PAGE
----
BILLIE JEAN KING
MUST HAVE SEEN THIS AD.
Cutty Sark had been thrashing about for a creative breakthrough and were considering whether they should scuttle Cutty’s famous logo of a tall sailing ship. My answer (and slogan):Don’t give up the ship! That call to non-action became one of the best-known and talked about campaigns in the booze business, and Cutty’s sailing ship sailed profitably into the sunset. Each of the color magazine spreads and dozens of small-space newspaper ads had its own salty headline. For New York magazine:I gave up my favorite restaurant because Gael Greene said to, but...I won’t give up the ship!
For magazines in Chicago: If you hate Picasso and you work at the Civic Center...Don’t give up the ship! Posters for New York subways: If you’ve had it up to here with graffiti...Don’t give up the ship! And almost daily, I created newspaper ads that reacted to the news of the day. For instance...the morning after Bobby Riggs humiliated Margaret Court Smith in their $50,000 winner-take-all tennis match,I served up this ad in papers all over America. Less than a year later, the ad proved prophetic when Billie Jean King ran Riggs ragged, and became an heroic and iconic symbol of the feminist movement.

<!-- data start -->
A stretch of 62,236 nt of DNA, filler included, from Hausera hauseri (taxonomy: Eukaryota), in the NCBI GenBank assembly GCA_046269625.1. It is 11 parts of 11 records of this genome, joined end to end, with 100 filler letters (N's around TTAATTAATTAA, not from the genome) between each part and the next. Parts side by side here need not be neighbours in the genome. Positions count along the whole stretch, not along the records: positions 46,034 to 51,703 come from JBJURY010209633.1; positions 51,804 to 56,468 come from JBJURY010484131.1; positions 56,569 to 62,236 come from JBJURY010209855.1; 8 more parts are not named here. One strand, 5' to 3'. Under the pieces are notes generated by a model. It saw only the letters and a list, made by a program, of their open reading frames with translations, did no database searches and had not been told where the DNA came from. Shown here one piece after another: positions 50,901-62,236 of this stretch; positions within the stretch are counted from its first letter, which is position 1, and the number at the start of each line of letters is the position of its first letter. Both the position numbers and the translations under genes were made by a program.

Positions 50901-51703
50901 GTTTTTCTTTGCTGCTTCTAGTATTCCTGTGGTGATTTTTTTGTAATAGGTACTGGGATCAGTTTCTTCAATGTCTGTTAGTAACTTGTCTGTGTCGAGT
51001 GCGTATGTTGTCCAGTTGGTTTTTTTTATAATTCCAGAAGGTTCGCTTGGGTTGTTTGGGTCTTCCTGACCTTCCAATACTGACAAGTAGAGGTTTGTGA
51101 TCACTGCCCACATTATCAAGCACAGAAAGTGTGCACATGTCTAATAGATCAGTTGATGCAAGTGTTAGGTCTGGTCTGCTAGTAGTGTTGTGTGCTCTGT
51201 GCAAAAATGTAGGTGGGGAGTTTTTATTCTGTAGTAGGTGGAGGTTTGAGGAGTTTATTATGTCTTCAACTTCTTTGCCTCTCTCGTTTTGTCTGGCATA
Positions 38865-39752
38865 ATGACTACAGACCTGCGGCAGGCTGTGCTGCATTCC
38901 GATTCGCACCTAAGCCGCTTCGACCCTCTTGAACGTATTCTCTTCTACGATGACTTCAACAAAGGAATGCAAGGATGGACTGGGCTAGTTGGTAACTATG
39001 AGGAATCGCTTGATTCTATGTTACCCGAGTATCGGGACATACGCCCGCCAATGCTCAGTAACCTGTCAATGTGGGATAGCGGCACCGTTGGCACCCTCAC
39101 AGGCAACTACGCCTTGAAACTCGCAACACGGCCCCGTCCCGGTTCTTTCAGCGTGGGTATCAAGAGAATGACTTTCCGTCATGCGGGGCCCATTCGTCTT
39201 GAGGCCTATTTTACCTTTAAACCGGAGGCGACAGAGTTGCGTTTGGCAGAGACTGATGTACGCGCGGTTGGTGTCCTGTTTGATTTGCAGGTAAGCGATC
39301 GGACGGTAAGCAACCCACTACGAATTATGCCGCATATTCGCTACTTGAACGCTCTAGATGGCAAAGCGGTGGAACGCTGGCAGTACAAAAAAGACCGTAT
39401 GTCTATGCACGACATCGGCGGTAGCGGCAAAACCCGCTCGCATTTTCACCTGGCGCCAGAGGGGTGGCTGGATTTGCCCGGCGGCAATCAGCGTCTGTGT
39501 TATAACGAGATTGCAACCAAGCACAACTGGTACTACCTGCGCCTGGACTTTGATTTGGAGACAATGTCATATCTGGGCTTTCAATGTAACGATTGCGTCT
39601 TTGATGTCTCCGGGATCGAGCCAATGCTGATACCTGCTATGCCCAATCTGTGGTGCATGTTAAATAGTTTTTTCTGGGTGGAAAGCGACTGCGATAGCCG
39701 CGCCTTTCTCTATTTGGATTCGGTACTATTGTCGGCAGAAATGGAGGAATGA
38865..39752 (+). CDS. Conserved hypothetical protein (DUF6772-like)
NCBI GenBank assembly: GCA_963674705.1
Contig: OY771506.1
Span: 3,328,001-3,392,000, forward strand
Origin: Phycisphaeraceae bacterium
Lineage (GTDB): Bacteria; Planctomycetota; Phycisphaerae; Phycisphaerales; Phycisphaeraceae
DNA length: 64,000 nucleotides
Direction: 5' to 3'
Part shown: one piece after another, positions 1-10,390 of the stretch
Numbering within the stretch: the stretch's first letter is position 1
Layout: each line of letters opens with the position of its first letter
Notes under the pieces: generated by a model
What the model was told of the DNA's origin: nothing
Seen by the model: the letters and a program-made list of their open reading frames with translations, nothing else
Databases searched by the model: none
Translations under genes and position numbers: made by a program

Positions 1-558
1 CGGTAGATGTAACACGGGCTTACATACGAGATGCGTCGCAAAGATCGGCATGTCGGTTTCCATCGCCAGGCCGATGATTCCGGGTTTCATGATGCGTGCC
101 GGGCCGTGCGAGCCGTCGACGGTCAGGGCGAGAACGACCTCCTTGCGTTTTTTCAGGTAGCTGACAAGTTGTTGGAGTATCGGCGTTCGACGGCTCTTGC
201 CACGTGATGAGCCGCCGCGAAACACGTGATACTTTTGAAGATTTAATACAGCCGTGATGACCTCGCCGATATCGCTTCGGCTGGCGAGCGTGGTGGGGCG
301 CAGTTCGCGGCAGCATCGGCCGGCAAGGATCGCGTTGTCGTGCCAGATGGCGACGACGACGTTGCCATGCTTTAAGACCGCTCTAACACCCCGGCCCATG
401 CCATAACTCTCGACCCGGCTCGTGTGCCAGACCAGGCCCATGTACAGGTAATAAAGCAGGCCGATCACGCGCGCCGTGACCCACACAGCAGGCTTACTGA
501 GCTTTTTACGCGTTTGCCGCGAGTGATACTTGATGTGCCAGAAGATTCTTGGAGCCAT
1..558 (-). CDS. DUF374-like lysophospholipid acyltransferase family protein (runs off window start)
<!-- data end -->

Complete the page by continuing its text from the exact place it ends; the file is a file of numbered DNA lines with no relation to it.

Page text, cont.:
A PROPHETIC TAKE OF RICHARD NIXON.
A scene from my infamous 1973 sales film (more than a year before Watergate!) that introduced Cutty Sark’s campaign, Don’t give up the ship, to whiskey distributors. (After spoofing FDR, Hirohito, the Duke of Windsor, Mae West, Truman Capote, Ralph Branca & Bobby Thompson, Neville Chamberlain, Christine Jorgensen, and other august types, it was the president’s turn.) The Nixon look-alike was Richard Dixon (I swear that was his name). This outrageous scene of our president, alone at night in the Oval Office, getting soused (with long intervals of sipping Cutty Sark between his spiel), fractured the whiskey crowd. At the second showing, the FBI actually swiped the film!
BROADWAY JOE ANNOUNCES HIS SWITCH TO CUTTY SARK!
New York Jets superstar Joe Namath was renowned as a heavy Johnny Walker Scotch drinker during his playing days (double entendre intended). We were pals, so I enlisted him to appear in another scene in my notorious Cutty sales film.When the booze trade saw Namath hustling for Cutty Sark, a hated competitor of Johnny Walker, they couldn’t believe their eyes. Hugging the monumental bottle of Cutty, Joe said, Y’know why I’m switching to Cutty Sark? Because their bottles are bigger!